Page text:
For more on the history of HyperCard see the Ars Technica article by Matthew Lasar, 30-plus years of HyperCard, the missing link to the Web.

What is cool is that artists are using HyperCard to make art like Formality* discussed in the previous post.

Formality*

Formality* Screen Shot

Formality* is an interactive in browser art work about filling out forms to apply to “The Neighbourhood”. Formality* was developed in HyperCard by Ewan Atkinson and plays with the retro development environment. Having spent a lot of time on HyperCard I loved Atkinson’s use of the environment – he even has agents that can advise you (reminiscent of Brenda Laurel’s work). Formality* is part of a larger work called The Neighbourhood Project – it makes you wonder about how one becomes part of communities and the processes of applying to belong.

Hutchinson: Japanese Culture Through Videogames

Examining a wide range of Japanese videogames, including arcade fighting games, PC-based strategy games and console JRPGs, this book assesses their cultural significance and shows how gameplay and context can be analyzed together to understand videogames…

I’ve been reading Rachael Hutchinson’s Japanese Culture Through Videogames and it is excellent. The book nicely does three things:

First, it is about important Japanese videogames like Katamari Damacy and Okami giving them a serious reading. Hutchinson treats them as art, but videogame art. She clearly plays the games and writes about the way the mechanics are important to the experience.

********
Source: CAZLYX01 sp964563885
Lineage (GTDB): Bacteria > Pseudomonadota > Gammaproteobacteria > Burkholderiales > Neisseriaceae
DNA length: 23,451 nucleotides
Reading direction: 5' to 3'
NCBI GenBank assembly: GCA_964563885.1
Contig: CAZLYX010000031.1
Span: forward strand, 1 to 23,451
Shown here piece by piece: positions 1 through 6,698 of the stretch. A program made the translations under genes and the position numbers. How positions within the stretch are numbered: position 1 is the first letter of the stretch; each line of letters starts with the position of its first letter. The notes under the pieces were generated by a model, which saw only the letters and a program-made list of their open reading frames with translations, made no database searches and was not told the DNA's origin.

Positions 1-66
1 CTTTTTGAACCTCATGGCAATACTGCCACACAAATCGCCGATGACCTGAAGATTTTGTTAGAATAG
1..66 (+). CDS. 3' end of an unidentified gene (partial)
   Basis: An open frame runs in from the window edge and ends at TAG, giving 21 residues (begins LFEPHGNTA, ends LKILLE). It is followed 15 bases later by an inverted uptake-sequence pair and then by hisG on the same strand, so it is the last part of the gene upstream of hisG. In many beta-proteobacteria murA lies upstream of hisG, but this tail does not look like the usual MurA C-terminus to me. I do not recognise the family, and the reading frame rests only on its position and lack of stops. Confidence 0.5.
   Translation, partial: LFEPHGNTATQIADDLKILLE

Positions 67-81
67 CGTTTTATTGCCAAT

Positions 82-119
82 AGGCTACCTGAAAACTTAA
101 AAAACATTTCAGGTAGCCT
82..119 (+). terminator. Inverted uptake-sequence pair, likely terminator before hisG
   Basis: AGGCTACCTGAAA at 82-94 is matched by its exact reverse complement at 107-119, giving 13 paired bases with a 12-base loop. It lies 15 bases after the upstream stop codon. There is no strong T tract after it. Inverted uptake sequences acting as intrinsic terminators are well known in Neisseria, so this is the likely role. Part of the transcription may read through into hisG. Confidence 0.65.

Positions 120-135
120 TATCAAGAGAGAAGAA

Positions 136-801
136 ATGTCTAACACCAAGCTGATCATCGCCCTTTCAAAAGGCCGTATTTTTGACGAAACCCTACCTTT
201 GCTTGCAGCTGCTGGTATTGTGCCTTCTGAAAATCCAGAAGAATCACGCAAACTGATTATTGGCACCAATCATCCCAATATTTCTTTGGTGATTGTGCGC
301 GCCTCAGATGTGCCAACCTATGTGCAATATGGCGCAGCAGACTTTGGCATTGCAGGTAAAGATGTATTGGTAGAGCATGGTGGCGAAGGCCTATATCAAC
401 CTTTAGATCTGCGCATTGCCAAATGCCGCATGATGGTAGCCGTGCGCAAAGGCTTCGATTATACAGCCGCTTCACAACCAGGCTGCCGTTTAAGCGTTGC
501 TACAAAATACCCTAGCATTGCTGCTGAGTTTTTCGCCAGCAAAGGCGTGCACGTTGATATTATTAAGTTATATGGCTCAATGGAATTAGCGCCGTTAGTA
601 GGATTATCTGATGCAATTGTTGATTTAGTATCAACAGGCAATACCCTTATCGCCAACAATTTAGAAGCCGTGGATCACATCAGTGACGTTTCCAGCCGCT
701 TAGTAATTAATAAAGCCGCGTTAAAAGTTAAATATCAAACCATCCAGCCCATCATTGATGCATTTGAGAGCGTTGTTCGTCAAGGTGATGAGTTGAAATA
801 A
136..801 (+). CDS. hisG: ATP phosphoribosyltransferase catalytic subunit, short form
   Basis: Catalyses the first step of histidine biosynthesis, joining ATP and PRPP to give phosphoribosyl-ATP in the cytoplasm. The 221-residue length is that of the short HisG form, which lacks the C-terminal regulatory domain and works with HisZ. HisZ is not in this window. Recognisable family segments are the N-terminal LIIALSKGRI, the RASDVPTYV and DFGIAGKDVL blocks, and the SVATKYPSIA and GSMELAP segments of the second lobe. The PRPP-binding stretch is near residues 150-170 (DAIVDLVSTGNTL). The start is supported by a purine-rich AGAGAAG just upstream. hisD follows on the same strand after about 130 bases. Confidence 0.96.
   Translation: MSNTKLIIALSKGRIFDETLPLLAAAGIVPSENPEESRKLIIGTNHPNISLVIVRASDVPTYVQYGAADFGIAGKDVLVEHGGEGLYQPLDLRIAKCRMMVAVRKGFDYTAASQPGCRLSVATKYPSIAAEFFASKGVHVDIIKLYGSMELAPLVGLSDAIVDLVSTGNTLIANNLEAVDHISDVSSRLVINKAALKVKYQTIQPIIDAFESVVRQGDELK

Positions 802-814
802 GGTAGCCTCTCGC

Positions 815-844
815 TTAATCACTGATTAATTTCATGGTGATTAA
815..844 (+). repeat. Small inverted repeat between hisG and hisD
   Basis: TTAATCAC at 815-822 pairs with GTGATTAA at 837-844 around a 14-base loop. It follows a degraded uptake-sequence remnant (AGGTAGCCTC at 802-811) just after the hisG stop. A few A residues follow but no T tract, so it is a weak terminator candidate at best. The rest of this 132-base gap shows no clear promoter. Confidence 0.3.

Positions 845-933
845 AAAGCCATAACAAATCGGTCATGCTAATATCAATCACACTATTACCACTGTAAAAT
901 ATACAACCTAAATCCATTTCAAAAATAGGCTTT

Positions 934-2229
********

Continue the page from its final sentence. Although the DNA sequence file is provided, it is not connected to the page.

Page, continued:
Second, she deals with the ways these games are interpreted by both Western and Japanese critics (and fans). This book could serve as a great introduction to Japanese game studies, weaving important Western and Japanese theory into a dialogue around individual games.

Third, and most importantly, she connects the games to reflections about Japanese culture, or I should say, she shows the different ways these games reflect Japanese culture. She deals from the beginning with the way some Japanese games are designed to be mukokuseki or “culturally odourless.” She also talks about how games can have the culture washed out of them in localizations. Above all, she shows how Japanese culture comes through games. This book, as the title suggests, introduces approaches to Japanese culture as seen through games by introducing larger discussions about space and time.

I particularly liked the generous footnotes that allow one to follow up on the critics and cultural theory she weaves in. This is an academic book at its best where every footnote promises a pleasurable exploration of some facet of game studies or Japanese culture.

I have taught a course on Japanese Game Culture a couple of times and always felt that I wasn’t well enough prepared for the potential of the course. This book strikes me as a perfect guide and text for such a course. It is clear that Hutchinson has taught Japanese games for some time and this book benefits from the experience. She talks about how students might interpret a game and contrasts that to more obscure interpretations in a way that hints at how one might teach Japanese games. One senses echoes of class discussions in the balanced way she handles questions about games and I can’t help feeling that she has a rich syllabus up her sleeve for teaching the subject.